Projects like 17776 remind us that while the game of football may be old, the Internet is still a very new medium. It’s a delight to live in this moment of innovation, and to watch artists experiment within it.

I regret not being more experimental myself.

Quoted in The Bookseller Condeming a Visa Refusal

The rigid UK visa requirements can prove an impossible hurdle for some artists

An Iranian childrens’ book illustrator Ehsan Abdollahi has been denied a visa to visit the Edinburgh International Book Festival. Publishers have branded the decision “disgusting”.

The Bookseller broke the story and I’m quoted in Heloise Wood’s report, commenting for English PEN. Continue reading “Quoted in The Bookseller Condeming a Visa Refusal”

The Thirteenth Doctor

The Doctor always subverts our assumptions. Now she will do this in new ways.

Jodie Whittaker has been cast as the next star of Doctor Who—the first woman to play the rôle. There has been much discussion about the significance of this: Of the slow but noticeable trend towards more female characters leading major science fiction and fantasy stories; and about the backlash from those men who oppose this trend in general, and the casting of a female Doctor in particular. Continue reading “The Thirteenth Doctor”

I Supported These Two Publishers On Kickstarter And You Should Too

We all spend a lot of time moaning about the inequalities of ‘mainstream’ culture. Often, it is the small independents who counter this trend.

I’ve just made small donations to Kickstarter projects run by two UK-based, independent international publishers.

First: Make Influx Press Bigger and Better.

Influx are responsible for the sui generis creative non-fiction book Imaginary Cities by Darran Anderson, a sweeping take on how architecture affects our minds and how our minds affect architecture. The book is great and (with hindsight) it would have made money for whoever published it. But that was by no means apparrent before publication and it was the Influx team who took the risk. I’m supporting their funding drive so that they can put more literature like that into the world… and of course to get one of their forthcoming publications as a ‘reward’ for my support. Continue reading “I Supported These Two Publishers On Kickstarter And You Should Too”

On Killfies and Campaign Photos

What photo will the media use in the event of your untimely death?

Via @Documentally’s excellent weekly newsletter, here’s a short Observer article by Eva Wiseman on the phenomenon of ‘killfies’. This is where a person’s attempt to take a selfie of themselves gets them killed.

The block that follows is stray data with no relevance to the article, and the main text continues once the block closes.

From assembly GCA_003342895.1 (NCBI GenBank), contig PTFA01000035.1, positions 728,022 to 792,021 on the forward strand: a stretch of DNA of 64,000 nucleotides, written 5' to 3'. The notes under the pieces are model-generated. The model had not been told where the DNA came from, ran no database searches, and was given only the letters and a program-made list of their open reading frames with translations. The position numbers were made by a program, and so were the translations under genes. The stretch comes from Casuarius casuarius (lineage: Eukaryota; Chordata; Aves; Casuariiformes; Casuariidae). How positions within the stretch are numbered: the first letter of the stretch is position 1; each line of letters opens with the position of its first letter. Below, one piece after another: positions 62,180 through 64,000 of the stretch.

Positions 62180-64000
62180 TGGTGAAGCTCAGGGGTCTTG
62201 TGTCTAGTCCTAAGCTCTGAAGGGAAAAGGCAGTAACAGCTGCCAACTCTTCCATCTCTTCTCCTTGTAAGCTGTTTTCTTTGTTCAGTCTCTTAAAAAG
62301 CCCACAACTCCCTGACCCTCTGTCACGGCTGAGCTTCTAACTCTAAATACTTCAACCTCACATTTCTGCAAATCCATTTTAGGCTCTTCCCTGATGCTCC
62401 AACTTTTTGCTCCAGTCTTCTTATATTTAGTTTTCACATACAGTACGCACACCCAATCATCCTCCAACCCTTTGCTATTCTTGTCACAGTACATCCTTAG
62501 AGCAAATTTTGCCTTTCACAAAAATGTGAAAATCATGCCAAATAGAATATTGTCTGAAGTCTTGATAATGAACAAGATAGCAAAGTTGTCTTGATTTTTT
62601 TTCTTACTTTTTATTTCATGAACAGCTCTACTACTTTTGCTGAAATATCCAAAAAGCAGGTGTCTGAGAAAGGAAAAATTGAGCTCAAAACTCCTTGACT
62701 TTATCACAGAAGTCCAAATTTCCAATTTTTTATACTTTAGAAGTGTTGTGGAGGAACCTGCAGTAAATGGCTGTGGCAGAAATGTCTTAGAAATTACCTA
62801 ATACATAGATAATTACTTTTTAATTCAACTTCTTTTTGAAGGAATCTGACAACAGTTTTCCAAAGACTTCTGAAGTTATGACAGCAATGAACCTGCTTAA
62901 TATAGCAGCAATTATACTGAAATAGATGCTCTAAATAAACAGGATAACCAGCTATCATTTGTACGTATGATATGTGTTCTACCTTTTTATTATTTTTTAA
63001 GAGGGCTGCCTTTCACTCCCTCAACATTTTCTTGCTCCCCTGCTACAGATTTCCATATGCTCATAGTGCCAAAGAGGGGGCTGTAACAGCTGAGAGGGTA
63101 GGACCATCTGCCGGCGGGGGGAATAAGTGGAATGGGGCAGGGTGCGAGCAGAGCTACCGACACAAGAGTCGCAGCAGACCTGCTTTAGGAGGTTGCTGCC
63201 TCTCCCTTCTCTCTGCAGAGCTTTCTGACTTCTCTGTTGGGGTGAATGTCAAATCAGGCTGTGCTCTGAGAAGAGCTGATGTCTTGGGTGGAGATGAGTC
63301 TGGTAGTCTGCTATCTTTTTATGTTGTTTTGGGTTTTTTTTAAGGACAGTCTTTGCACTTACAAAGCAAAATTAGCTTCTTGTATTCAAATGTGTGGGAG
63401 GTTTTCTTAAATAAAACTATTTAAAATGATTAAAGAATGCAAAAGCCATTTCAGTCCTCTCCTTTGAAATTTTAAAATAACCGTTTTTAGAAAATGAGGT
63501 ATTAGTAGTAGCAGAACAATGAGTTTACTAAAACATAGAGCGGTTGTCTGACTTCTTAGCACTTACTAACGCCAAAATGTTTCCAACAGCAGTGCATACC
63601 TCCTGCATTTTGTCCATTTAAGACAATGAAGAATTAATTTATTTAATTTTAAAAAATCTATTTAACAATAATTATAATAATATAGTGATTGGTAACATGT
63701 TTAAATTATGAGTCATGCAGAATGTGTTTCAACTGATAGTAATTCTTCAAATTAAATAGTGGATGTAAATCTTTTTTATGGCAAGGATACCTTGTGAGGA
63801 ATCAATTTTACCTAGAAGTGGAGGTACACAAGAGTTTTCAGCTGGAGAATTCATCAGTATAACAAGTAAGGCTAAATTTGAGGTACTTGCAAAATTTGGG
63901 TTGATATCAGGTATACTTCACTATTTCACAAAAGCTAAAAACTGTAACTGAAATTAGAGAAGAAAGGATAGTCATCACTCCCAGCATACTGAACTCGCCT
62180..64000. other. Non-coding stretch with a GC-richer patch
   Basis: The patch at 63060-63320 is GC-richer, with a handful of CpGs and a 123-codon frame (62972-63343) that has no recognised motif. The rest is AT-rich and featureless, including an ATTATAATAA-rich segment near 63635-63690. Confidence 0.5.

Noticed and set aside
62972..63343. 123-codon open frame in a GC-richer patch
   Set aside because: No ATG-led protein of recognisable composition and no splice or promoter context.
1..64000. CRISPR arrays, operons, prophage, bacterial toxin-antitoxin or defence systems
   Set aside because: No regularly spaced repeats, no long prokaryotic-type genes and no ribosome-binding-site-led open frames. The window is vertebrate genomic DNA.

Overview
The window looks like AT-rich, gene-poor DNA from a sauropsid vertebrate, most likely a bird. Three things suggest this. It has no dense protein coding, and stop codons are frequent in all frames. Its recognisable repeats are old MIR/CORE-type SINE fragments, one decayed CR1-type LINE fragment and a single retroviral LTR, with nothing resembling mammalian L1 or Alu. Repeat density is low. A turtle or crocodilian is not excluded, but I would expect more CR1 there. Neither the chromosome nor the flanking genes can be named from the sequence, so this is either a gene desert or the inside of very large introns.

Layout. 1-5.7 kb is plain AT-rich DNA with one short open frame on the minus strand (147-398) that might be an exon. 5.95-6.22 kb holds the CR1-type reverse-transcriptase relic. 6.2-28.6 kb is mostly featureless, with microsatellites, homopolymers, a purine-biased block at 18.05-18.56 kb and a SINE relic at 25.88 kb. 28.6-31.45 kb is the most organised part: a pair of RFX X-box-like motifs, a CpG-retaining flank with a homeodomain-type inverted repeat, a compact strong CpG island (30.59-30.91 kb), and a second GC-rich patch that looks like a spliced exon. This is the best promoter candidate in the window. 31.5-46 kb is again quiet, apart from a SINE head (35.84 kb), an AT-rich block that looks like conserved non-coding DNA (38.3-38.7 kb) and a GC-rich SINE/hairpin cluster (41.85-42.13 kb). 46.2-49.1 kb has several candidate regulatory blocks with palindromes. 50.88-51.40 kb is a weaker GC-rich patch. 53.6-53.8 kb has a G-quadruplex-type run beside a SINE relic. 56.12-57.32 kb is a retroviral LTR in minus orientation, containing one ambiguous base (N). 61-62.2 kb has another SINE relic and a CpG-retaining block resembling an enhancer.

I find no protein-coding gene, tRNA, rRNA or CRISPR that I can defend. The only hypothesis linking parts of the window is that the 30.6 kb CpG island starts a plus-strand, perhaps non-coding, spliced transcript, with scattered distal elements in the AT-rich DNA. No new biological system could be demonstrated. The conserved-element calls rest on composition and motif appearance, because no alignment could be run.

Which led me to think, maybe we’ve been getting our fears wrong all along? What if the way technology destroys humanity is not with an uprising of robots, of toasters turning against their masters, of self-driving cars choosing a road trip less travelled, but with something as simple as a reflection? There is something so unashamedly ancient in these deaths that it almost seems gauche to point it out. The sirens singing on the rock, beckoning sailors towards their comprehensive display of filters. The boys drowning in their own image. The recording of a risk, the risk itself. …

And once you’ve learned about killfies, it’s very hard to unsee them. Every Instagram post suddenly reads a little like a suicide note.

Or, as a candidate for ‘the photo of you the media will use when they report on your untimely death’, the darker side to selfies that I wrote about a few years ago. In bygone eras, these images were usually school photos or wedding day pictures. Now they tend to be self-portaits. Continue reading “On Killfies and Campaign Photos”

Fighting the Fundamentalists: More Books Please

Let’s lob literary ordinance into Iran

In a report about Ayatollah Khameni’s regressive and anti-Semitic views on feminism, this nugget:

Earlier this month, Khamenei issued a speech warning that “cultural attacks by the enemy are more dangerous than military attacks”, hitting out at human rights groups and think tanks.

The speech itself concerns the Iran-Iraq war. Khameni believes that intensive discussion and celebration of the ‘Sacred Defence Era’ will culturally fortify Iranians against the pernicious influence of Iran’s enemies. His definition of ‘culture’ is of course extremely narrow. But there is nevertheless something refreshing about the idea that cultural influence is more important and effective than military force! Continue reading “Fighting the Fundamentalists: More Books Please”